the day...advancing to our western counties by about 19z (3 PM).
While there is little doubt that this complex will move across a
large portion of our forecast area...there is a wide spread of
solutions among the short range/high resolution models as to where
the track of the heaviest rain. This will result in a high
confidence for rain...but with a low confidence for rainfall
amounts. That being said...there will likely be a 30-40 mile wide
strip where rainfall amounts will exceed two inches. This is similar
to what happened last week over parts of western New York...but in
that case...we also had a boundary for the heaviest rains to focus
upon. We will not have that boundary this time around. All of this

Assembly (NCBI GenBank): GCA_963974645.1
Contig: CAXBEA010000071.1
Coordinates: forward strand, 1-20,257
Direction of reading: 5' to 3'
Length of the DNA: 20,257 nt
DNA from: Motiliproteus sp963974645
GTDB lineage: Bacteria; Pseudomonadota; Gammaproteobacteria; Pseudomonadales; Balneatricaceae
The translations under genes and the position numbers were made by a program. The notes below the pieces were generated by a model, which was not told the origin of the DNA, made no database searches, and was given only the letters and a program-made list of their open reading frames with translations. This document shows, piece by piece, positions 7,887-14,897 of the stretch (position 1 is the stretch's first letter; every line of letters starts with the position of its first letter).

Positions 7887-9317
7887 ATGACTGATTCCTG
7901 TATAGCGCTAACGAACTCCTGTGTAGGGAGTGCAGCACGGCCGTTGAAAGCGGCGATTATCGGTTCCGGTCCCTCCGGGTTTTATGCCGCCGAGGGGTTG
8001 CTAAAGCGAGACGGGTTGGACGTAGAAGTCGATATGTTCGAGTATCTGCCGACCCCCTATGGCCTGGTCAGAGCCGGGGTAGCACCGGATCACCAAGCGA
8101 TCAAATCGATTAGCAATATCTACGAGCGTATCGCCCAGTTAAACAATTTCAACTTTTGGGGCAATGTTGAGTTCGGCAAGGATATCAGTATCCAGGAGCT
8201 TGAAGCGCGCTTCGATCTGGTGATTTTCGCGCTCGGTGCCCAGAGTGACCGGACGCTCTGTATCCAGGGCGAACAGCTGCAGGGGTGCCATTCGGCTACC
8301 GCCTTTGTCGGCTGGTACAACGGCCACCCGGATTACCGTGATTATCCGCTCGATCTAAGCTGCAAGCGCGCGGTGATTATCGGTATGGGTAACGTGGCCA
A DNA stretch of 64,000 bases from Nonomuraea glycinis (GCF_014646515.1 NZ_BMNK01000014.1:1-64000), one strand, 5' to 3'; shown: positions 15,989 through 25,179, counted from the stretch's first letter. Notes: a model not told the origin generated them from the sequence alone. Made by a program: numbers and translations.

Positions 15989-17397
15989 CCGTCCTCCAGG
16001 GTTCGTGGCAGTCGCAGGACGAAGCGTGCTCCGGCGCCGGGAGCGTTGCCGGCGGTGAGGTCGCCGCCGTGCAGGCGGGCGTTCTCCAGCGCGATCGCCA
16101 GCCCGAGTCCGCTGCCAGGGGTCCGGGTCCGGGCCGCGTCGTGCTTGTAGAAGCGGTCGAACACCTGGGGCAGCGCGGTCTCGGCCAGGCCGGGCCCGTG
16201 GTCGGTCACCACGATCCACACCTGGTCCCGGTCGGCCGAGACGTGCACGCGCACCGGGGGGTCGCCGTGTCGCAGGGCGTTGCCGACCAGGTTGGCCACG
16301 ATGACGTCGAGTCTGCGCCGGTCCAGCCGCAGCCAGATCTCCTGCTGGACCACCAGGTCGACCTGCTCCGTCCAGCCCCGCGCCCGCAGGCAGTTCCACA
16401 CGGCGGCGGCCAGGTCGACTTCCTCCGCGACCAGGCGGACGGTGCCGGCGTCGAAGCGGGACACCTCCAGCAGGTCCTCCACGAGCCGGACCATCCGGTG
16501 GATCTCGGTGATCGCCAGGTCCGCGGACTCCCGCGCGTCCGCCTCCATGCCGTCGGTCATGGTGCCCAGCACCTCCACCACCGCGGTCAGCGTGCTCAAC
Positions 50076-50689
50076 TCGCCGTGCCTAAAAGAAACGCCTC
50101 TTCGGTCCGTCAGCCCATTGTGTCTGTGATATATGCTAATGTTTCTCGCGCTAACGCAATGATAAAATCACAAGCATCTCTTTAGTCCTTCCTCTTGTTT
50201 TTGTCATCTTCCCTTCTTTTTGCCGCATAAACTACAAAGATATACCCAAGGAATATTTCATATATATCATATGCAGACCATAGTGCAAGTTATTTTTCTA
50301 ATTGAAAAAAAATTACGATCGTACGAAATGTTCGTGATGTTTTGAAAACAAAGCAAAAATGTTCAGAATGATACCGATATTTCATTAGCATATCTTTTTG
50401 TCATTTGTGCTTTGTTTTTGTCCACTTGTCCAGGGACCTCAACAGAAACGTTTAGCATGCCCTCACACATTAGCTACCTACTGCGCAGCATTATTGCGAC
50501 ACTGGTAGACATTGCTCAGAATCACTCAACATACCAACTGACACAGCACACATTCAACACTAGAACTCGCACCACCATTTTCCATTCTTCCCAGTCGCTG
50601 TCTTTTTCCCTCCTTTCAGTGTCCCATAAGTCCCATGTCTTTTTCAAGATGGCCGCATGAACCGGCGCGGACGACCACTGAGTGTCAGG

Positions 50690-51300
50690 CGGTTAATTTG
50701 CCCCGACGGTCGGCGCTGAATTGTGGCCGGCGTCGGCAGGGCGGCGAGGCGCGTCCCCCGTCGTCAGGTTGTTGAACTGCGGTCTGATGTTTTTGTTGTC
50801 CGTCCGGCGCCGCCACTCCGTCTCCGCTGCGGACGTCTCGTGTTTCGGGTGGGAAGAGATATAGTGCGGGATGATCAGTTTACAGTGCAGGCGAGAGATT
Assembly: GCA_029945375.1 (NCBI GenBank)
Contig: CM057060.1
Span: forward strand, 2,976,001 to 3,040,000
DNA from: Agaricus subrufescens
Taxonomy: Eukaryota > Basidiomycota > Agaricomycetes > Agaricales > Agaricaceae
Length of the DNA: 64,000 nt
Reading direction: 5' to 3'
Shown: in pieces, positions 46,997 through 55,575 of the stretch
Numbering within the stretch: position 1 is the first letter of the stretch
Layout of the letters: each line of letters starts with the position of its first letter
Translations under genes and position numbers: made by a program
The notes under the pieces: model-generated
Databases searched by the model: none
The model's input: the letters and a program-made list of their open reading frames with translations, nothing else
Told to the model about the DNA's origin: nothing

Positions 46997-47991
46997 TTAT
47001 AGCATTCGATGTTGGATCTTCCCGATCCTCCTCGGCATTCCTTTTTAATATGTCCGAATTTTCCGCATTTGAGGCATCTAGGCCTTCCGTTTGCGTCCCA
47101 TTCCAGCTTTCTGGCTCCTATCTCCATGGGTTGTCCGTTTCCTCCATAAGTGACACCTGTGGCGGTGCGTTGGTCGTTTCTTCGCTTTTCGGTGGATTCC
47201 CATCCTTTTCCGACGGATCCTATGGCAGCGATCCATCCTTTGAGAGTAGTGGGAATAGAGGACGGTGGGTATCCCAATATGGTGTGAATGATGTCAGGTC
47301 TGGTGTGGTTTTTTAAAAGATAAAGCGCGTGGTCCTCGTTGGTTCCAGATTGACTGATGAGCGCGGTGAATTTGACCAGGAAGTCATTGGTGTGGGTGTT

being said...confidence is not yet high enough to go with a flash
flood will continue to mention the potential in the HWO
product while also having `heavy rain` in the base grids.


The remnants of a potential convective complex are likely to be
across the Southern Tier Thursday evening before exiting to the
south and east of the area later in the night. This will be
followed by a gradual clearing trend from W-E as a weak ridge of
high pressure builds into the area. 12Z model consensus
continues to keep our area dry late Thursday night through
Friday. There will be some afternoon clouds along and inland of
lake breeze boundaries, but still a fair amount of sunshine
across the region. Lows will be in the mid to upper 60s on the
lake plains and lower 60s in the cooler Southern Tier valleys
and Lewis County. Friday should be a rather pleasant day, with
moderate humidity and highs in the upper 70s to lower 80s.

A subtle frontal boundary will sharpen across or just south of the